C’mon, admit it.
Your social calendar has cranked up a notch in the last few weeks. You’ve had a few end-of-year celebrations already. Maybe a dusty morning or two spent at your desk at work wishing you’d reigned it in a little last night.
And, as November draws to a close and you stare down the liquor-soaked month of December, you feel a pang of…dread.
The older I get (and the more intense my hangovers become), the more and more I have become familiar with the sensation of Drinking Dread.
It’s a peculiar thing, resenting the social occasions that I should be looking forward to – but like so many other women my age I am starting to realise that the line between ‘one’ and ‘one too many’ is increasingly difficult to manoeuvre. I’m sick of being hungover.
I’d like to slow down, or maybe even stop altogether. I like being fit and healthy, and drinking isn’t really conducive with either of those things.
And so that awkward question arises: how do I stop drinking? Or, even more awkward again – can I stop drinking?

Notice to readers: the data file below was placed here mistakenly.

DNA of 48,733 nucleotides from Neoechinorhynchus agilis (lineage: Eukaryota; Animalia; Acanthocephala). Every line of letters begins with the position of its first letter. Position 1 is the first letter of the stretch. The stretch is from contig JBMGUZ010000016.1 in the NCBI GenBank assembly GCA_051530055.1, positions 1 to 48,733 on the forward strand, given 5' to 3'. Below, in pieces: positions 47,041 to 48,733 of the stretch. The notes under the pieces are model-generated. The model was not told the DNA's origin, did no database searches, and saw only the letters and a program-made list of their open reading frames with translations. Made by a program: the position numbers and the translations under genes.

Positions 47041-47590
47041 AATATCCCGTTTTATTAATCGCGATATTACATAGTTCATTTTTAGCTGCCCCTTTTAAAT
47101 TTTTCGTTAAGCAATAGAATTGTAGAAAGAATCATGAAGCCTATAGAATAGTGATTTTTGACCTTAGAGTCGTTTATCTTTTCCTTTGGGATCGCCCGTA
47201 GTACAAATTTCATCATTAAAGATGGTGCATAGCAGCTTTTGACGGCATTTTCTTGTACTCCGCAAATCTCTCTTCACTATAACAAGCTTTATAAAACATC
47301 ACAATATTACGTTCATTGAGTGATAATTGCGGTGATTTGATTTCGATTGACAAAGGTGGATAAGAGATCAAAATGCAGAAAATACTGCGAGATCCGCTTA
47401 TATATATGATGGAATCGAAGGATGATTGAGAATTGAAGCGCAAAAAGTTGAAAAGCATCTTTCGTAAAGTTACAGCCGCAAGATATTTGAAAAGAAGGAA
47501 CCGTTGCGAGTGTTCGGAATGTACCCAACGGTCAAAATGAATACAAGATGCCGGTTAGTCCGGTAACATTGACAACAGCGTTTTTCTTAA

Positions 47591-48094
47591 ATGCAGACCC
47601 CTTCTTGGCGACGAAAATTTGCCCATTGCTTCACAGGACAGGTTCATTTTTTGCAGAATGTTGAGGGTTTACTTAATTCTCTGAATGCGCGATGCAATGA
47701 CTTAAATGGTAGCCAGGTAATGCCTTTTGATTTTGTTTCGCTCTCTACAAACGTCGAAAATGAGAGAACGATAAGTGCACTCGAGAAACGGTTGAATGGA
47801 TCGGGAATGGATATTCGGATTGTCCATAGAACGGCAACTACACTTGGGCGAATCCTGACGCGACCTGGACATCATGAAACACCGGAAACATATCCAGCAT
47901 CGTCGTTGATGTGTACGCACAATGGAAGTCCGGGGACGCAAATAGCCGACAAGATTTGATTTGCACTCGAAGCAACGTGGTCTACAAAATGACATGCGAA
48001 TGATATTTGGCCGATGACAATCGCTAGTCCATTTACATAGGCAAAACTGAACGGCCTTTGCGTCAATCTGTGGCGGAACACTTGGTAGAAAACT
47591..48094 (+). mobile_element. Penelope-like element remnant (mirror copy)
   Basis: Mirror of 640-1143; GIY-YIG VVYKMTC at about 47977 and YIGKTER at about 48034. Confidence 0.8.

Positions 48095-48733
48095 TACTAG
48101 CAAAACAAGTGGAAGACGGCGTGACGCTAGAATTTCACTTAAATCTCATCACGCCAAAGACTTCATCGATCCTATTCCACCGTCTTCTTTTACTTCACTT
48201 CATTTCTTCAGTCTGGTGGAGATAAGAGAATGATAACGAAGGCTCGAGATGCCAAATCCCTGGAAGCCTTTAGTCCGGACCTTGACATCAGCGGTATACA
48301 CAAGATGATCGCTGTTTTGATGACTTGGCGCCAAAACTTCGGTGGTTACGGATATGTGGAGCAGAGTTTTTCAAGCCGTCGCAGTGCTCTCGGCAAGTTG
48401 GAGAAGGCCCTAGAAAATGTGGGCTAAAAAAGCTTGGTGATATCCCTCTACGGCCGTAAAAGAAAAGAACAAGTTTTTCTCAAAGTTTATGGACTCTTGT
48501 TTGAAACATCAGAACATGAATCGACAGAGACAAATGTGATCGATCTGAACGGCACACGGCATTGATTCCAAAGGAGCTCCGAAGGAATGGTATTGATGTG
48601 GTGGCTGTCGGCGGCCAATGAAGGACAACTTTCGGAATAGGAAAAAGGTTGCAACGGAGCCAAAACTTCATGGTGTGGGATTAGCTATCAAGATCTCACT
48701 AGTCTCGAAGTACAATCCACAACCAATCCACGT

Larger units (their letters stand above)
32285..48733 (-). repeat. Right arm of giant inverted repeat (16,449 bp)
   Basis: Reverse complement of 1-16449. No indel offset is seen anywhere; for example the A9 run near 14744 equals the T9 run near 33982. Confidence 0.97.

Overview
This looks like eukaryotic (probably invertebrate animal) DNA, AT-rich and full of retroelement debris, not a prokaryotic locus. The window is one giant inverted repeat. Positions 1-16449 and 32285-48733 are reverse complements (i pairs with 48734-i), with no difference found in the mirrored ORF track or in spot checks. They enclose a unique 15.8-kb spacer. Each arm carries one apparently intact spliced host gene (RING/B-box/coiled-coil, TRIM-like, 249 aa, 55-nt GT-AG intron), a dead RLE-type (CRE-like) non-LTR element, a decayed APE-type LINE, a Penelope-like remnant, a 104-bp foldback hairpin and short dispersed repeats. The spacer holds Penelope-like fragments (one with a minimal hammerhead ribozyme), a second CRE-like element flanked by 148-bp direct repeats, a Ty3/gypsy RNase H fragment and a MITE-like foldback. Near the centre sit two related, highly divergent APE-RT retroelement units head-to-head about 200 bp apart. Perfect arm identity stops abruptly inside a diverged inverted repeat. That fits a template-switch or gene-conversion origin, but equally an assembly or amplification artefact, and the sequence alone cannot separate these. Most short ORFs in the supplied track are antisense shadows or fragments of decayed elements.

Over the weekend, I read an article in The Sydney Morning Herald entitled, ‘What is the cost to our lives of self-medicating with alcohol?‘
It was an uncomfortable read. Three women were interviewed about their drinking habits. One had given up booze altogether. One rarely drank. But the third? She was a good-time kinda gal: a mother, a businesswoman, a social type, and a self-confessed ‘drinker’.
She is Tegan Sadlier, 45, the picture editor on Good Weekend and Sunday Life; and by any definition, not a drunk. But did she feel like she had a drinking problem? Well, yeah. She did.